The Schmeeckle Reserve was not here when I went to school at UWSP, but I used to spend a lot of time up here. My friends and I would camp out in this wet woods north of campus. Of course, camp out usually just meant drink beer and sleep outside. Back in those days, the trails were not very good. We had to trudge in through the water and muck. Today there are nice trails and boardwalks over the bogs and marshes. They also made a nice lake and restored the prairies and wetlands.
I don’t remember very much about the events leading up to the establishment of the reserve, but I recall that we (my friends and I) were against it. We thought it was some kind of corporate land grab, since Sentry Insurance was getting a road through the woods to their headquarters. We were stupid kids and we understood pretty much nothing. I actually understood less than nothing, since I was working on wrong understanding. Student leaders told me it was a corporate greed and I believed them w/o knowing what it meant.
What the university officials and corporate sponsors did was to take 280 acres of failed and abandoned farm fields and made it into a restored wildlife area, a place that can sustainably regulate water flow and provide beauty and recreation for students and visitors alike. In addition, they improved the road, which was really dangerous for students walking or on bikes. It was a win for all around.
We drove from Stephens Point to Madison along US 51. It is a lot easier drive now than it used to be. I enjoyed going to school in both Madison and UWSP. Madison has a very beautiful campus and there was a lot to do, academically and socially. I get mixed up now. When I think of coming to Madison for graduate school in Madison, I don’t think of myself; I think of Alex, who is now studying history as I was. It was a magical time for me and I hope he is enjoying the same thrill from finding things out.
The pictures: I have a bunch below that I will comment on separately. As you can see in the photos, spring comes more slowly to Central Wisconsin. In Virginia, it is already summer. The pictures show the Schmeeckle Reserve. There are lots of deer and other wildlife and lots of wetland. The bigger trees are oaks in the middle picture. The lower picture is mostly aspen.
Above is a geographic anomaly. Look closely. The top arrow purports to point west and the bottom one east. I always thought that east and west were opposites, but maybe not in the reserve. In fairness, there used to be some kind of sign next to the arrows. Maybe that explained. Below is the Wisconsin State Capitol from Bascom Hill at UW.
Below show the lake shore in back of the UW student union. In the middle distance is the Red Gym. It used to be the armory. When I went to UW, there was a small pool and a kind of dumpy gym. I used to go there in between studying. The library was across the street. The workouts woke me up.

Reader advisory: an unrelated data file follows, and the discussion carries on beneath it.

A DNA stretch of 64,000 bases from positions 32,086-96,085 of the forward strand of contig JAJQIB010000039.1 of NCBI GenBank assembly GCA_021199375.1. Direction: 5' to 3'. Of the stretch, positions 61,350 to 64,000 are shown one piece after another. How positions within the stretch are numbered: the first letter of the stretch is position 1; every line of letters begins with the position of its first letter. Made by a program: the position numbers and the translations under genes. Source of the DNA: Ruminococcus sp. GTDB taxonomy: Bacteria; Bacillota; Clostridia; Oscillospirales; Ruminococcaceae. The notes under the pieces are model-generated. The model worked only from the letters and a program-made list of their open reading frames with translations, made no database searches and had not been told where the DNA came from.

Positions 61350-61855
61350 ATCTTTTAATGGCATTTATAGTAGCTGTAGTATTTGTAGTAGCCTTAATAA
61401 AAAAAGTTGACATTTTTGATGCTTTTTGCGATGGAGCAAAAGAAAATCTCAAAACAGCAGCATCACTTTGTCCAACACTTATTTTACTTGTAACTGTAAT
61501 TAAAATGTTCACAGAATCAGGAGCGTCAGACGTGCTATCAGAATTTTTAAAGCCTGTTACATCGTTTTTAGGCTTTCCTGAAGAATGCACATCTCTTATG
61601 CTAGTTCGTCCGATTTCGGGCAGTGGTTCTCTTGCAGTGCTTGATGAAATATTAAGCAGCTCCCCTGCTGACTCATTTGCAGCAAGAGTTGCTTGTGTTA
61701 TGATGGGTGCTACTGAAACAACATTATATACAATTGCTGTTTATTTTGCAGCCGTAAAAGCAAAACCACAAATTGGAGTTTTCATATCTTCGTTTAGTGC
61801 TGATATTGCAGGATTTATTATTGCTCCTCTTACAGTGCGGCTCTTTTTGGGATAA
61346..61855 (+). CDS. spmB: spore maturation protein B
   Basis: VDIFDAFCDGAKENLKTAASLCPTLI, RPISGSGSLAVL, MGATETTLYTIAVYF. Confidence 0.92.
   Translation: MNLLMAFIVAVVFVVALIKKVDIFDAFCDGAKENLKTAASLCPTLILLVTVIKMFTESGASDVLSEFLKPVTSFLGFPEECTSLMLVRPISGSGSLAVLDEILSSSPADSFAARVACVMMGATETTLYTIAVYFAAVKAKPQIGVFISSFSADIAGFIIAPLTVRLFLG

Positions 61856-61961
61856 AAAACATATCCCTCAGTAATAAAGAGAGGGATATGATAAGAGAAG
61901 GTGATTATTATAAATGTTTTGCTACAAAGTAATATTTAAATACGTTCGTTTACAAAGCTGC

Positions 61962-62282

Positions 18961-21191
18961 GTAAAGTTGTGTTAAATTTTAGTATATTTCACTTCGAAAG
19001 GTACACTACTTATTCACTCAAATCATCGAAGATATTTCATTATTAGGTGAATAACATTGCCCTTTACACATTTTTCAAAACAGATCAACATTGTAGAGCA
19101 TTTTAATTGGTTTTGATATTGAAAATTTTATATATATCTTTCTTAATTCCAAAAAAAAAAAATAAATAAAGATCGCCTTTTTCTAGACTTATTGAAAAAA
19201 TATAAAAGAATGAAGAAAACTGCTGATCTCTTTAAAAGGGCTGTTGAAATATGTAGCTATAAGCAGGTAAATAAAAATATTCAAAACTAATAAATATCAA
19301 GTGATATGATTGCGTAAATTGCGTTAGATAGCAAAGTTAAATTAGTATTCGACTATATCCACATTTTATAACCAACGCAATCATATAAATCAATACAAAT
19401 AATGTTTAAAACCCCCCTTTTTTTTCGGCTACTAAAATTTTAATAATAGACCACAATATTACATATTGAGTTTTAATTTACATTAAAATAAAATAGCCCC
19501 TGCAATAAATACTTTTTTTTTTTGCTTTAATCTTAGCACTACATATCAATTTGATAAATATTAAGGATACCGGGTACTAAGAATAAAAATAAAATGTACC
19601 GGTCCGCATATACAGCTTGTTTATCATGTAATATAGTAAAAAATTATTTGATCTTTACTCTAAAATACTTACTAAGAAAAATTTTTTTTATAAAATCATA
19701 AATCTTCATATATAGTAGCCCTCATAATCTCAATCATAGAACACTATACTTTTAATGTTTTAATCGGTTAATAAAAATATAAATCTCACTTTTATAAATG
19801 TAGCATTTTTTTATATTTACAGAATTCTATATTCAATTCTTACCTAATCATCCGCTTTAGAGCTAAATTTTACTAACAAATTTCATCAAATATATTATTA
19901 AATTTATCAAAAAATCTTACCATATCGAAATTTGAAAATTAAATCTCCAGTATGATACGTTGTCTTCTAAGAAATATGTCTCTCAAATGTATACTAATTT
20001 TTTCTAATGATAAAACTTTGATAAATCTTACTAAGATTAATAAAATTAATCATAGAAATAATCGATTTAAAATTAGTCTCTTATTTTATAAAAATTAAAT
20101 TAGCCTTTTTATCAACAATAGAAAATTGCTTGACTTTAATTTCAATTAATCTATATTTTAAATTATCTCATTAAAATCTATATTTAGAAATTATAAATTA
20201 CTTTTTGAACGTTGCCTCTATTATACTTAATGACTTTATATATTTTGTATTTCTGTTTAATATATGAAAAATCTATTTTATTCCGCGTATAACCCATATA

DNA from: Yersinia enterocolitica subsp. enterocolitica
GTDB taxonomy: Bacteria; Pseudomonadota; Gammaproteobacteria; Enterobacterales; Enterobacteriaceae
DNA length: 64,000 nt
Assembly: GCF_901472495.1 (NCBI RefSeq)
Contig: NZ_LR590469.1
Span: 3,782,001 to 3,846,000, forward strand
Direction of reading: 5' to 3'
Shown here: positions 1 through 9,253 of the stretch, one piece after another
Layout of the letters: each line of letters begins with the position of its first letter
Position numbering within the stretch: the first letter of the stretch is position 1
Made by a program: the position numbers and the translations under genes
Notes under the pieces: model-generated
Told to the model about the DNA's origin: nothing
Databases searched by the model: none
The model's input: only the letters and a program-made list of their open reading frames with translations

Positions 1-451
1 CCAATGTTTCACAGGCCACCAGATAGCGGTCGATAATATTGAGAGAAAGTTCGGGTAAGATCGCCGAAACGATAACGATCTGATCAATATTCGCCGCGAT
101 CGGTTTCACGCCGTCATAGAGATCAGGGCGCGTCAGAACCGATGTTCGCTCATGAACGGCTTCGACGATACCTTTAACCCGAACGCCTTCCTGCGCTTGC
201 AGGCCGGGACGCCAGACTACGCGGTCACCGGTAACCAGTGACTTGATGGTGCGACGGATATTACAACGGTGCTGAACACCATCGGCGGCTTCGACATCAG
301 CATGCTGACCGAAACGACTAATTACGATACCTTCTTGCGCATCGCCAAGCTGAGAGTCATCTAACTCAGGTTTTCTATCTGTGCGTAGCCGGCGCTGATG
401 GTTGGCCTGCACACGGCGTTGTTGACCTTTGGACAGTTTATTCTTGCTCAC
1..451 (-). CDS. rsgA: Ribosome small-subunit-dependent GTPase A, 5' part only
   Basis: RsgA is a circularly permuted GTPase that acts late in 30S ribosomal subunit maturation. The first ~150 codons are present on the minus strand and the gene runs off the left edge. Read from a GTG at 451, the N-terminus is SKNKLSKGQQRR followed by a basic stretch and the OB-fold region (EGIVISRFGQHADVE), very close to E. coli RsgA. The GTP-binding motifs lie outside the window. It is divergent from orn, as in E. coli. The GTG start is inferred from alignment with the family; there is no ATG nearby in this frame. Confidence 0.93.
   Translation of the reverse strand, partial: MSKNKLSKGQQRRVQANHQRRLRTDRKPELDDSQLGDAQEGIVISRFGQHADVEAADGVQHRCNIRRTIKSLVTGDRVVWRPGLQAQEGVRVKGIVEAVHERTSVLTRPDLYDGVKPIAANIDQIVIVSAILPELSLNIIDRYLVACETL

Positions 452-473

Below is the new business school at UW
Below is my old running trail. It goes out to the point of a peninsula in Lake Mendota. I used to be able to run out there and back in less than 40 minutes. I cannot do that now. It is a wonderful running trail. It goes through a variety of landscapes; lots of students use it, but not too many; and the surface is good for running.
Below are UW dorms along the running trail mentioned above.
Below is a plaque – you shall know the truth and the truth shall make you free. Sometimes people downplay such things and call them corny. But I passed this thing most days and it make an impression on me.
Below used to be a McDonald’s where I worked during my first year a Madison. Now it is a post office. At McDonald’s, I mostly did the counter staff. We used to have to remember the orders and do the math in our heads. Now machines do the counting and the remembering. One of the techniques was to start the shake machine, grab the fries and then pick up the shake on the way back. I was quick. But I quit after 9 months because they refused to give me a 5 cent raise. The manager said that he didn’t like my carefree attitude toward the products. When I complained that I was a fast and good worker, he told me that if I didn’t like it, I could quit. So I did. He was surprised and – incongruously – accused me of leaving him w/o warning. I actually had another job, delivering mail at the history department. Working two jobs that added up to around 40 hours and doing full time grad work was killing me, so I was happy to have a reason to get rid of one of them. I missed the free lunch I used to get and I did not get that much more effective. When I had an extra 20 hours a week, I found that I often just wasted more time.